But the fig tree said unto them, Should I forsake my sweetness, and my good fruit, and go to be promoted over the trees?

Then said the trees unto the vine, Come thou, and reign over us.

And the vine said unto them, Should I leave my wine, which cheereth God and man, and go to be promoted over the trees?

Then said all the trees unto the bramble, Come thou, and reign over us.

And the bramble said unto the trees, If in truth ye anoint me king over you, then come and put your trust in my shadow: and if not, let fire come out of the bramble, and devour the cedars of Lebanon.

When analyzing a parable, we should follow the Hermeneutics of Jesus and first identify the players.

  • The fruit-bearing trees are the righteous ones. They lack nothing. They are perfectly content being exactly who they are. They are planted. They want for nothing and have no desire other than to enjoy being who they already are, and having what they already have.

  • The trees, in the history, are the people of Shechem. But the deeper meaning is they are just people. It's man. In stark contrast to the fruit-bearing trees, they are restless. They see a lack. And whenever you see a lack, you make something outside of you rule over you, because it decides whether you are happy or not, whether you are successful or not.

The trees try to turn to the righteous and be told what to do, in order to satisfy their lack. But the righteous have no desire to tell them what to do, because the message of the righteous is always "be planted and bear fruit".

So the trees turn to the bramble. A bramble is just a thorn-bush, and elsewhere I've argued that the thorns represent vain thoughts. Thus the thorn-bush is the carnal mind. The restless trees, not obtaining any satisfaction from the righteous, turn to their own vain thoughts for comfort. They make up some plan.

Then the thornbush invites them to "put your trust in my shadow" - which is absurd, because thorns have a terrible shadow. That is, putting your trust in the plans produced by your own mind is like counting on the shadow of a thornbush. It is foolish.

And then comes the threat "and if not, let fire come out of the bramble, and devour the cedars of Lebanon", which is again equally absurd, that a tiny thornbush would devour the cedar of Lebanon. That such a small and impotent thing as the carnal mind would destroy a mighty creation of God.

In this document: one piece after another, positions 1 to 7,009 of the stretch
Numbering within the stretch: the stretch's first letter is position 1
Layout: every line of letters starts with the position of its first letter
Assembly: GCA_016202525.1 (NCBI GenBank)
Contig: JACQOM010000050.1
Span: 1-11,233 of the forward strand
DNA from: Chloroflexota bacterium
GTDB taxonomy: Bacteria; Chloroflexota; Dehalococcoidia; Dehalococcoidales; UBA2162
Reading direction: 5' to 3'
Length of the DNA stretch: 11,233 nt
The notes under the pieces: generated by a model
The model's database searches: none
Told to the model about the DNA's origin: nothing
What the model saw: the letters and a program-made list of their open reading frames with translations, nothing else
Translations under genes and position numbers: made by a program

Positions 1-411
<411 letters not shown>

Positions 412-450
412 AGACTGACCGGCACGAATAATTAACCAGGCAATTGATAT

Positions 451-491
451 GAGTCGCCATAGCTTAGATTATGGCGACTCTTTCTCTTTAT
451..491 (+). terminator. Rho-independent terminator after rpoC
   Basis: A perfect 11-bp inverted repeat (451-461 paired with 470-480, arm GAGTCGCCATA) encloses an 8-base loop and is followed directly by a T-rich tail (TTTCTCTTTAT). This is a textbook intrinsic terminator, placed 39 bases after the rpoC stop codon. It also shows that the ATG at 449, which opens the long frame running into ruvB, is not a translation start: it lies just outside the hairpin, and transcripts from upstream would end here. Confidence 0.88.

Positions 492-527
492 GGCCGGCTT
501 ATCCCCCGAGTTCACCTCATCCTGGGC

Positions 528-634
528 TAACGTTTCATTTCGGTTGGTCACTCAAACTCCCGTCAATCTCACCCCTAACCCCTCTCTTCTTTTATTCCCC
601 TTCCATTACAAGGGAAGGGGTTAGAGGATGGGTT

And yet this is exactly what happens!

So the parable is emphasizing how terribly foolish the whole episode is, that someone of the station of a tree should ask a thornbush to rule over him. Likewise that the men of Shechem would ask an interloper to rule over them. But that type of foolishness is what happens.

Interpreting the story

The story adds some other elements, the most important of which is the stone. Abimelech kills 70 brothers on one stone. What a strange thing to do. And then he himself is killed when a stone thrown by a woman falls from the sky and crushes his head -- an allusion to the seed of the serpent's head being crushed by the seed of the woman.

So we have an association of the thornbush, which is the carnal mind, with the seed of the serpent, which is a common allusion in scripture.

Why did Abimelech kill 70 on one stone? The stone, in the bible, represents Christ. Killing 70 on one stone is suggestive of a type of makeshift altar. E.g. Abimelech is trying to defile the stone, e.g. defile Christ, as murdering someone and pouring their blood on the altar is the worst possible sort of defilement (worse even that smearing pig's blood on an altar, if you can believe it). Thus Abimelech is not attacking the 70, he is attacking the stone, and the 70 are collateral damage. They are tools to try to attack the stone. The carnal mind always tries to slander and attack Christ in you. But it is powerless to damage the stone, and the stone ends up crushing Abimelech's head.

Another point. The people quickly tire of Abimelech and then seek someone else to be their king. E.g. the thornbush doesn't really provide very good shade. Vain thoughts cannot satisfy the inner restlessness, they serve only to gin up chaos so the divine fire will destroy the vain thoughts together with the feeling that you have a lack. And if not, another thornbush will appear and another round of divine fire is needed.

The last point, in his dying breath, Abimelech asks to be run through with a sword so that no one will know a woman killed him. This is when your idea collapses, it wont work, but instead of acknowledging that God destroyed the idea, because it was a vain thought, the last gasp of the carnal mind is to try to say "well, it might have worked but this other thing happened." So that in the future, another Abimelech will come along - another idea -- and you get to go through it all again, never being at peace and just being planted, happy with who you are and seeing no lack.

There are many other aspects to this that can also be plumbed, but this should be enough to unlock the riddle.


Jotham's censure is certainly interesting. Even though he is upset about the vicious killing of his full brothers, Jotham does give the Shechem's people some benefit of the doubt when it came to selecting someone from their own "Sub-ethnic" background(someone who is from Shechem ( i.e., Abimelech )) to be their leader. However, Jotham obviously disproves of the killing of his full brothers, and thus Jotham uses the (Judges 9:8-15 )symbolism in the parable of the trees who anointed a king to curse the people of Shechem.